- Heatmaps. Using heatmaps lets you see how visitors behave on your website – where and how often they click, how far they scroll, etc. This information can be equally beneficial for improving both site navigation and your sales.
- Web tracking. Take advantage of Google Analytics, Google Search Console, and some other third-party tools to learn how your customers discovered your website, what brings them there, what pages they visit, for how long, and so on.
- Lead capture forms. Lead capture forms can help you collect customer contact information and grow your audience, thus increasing your chances of making more sales.
4. Analyze your customer data
Here comes the fun part – once you have gathered all the information you need, it's time to model that data into something useful for your business.
Are you getting too many complaints about a specific product? Long shipping times? Maybe visitors ask the same website navigation-related questions over and over again? Or don’t ask anything at all and simply bounce instead? And what’s up with those marketing campaigns that seemed pretty cool but don’t work somehow?
Use the data you’ve collected to find common issues, something that unites your customers, things that are most often referred to, and identify whether or not you’re reaching your goals.
From here, only one step left – figuring out how you can use this information to your advantage.
5. Take action
So you've collected the necessary data, analyzed it, and come up with conclusions. What's next? What are the actual use cases of consumer intelligence data?
At this point, you should have some patterns and trends that you’d like to maintain, fix, or improve. Depending on your results, every issue may require a specific solution, but there are also general options for how you can put customer intelligence data into practice.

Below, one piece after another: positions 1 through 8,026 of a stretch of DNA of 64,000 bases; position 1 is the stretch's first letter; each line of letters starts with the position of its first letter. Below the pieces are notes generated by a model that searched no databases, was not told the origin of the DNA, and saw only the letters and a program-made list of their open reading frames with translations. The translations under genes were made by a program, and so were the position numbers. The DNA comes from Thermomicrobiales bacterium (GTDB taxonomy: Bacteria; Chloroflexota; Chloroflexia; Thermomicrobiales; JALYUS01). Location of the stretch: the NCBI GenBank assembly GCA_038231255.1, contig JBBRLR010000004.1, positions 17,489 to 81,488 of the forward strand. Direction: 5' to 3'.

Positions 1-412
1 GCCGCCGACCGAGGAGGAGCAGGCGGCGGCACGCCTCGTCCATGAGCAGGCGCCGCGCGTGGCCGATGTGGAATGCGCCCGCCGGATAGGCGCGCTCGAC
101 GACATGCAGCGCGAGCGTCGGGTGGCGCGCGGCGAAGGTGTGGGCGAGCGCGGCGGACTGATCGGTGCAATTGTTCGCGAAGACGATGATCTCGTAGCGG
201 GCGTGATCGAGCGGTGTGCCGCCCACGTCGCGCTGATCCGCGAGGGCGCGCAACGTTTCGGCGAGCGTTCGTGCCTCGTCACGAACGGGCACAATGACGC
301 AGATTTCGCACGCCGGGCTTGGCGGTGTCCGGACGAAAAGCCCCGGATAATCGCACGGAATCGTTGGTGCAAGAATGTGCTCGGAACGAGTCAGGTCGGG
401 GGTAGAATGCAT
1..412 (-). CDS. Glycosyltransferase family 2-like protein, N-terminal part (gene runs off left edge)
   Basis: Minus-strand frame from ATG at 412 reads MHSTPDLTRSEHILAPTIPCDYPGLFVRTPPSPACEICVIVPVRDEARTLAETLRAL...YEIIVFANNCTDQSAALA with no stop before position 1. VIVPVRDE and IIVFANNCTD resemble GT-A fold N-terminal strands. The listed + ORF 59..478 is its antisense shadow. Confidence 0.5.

- Personalization. Having the right data allows you to personalize the customer experience by sending personalized messages, offering the most relevant product recommendations, providing better support, and much more. With more relevance comes better engagement, higher loyalty, and increased conversions.
- Customer segmentation. Data also allows you to segment your customers based on common characteristics (e.g., age, gender, location, etc.) and better target those specific groups.
- Geo-targeting. You can use location data to send location-specific information and deals to make your offers more actionable.
- Improved customer journeys. Based on how your new customers behave (products purchased, amount of money spent, categories visited, etc.), you can create a better communication plan and adjust your offers to their actions.
Build customer intelligence for your business growth
Learning as much as you can about your customers is definitely one of the least questionable tactics for business growth. Customer intelligence data can provide you with valuable insights that you can use to improve customer experience in its broadest sense, from marketing communications to the smooth checkout and everything that happens after.
So hop on the train of businesses that make informed decisions instead of blind guesses and watch your company bloom!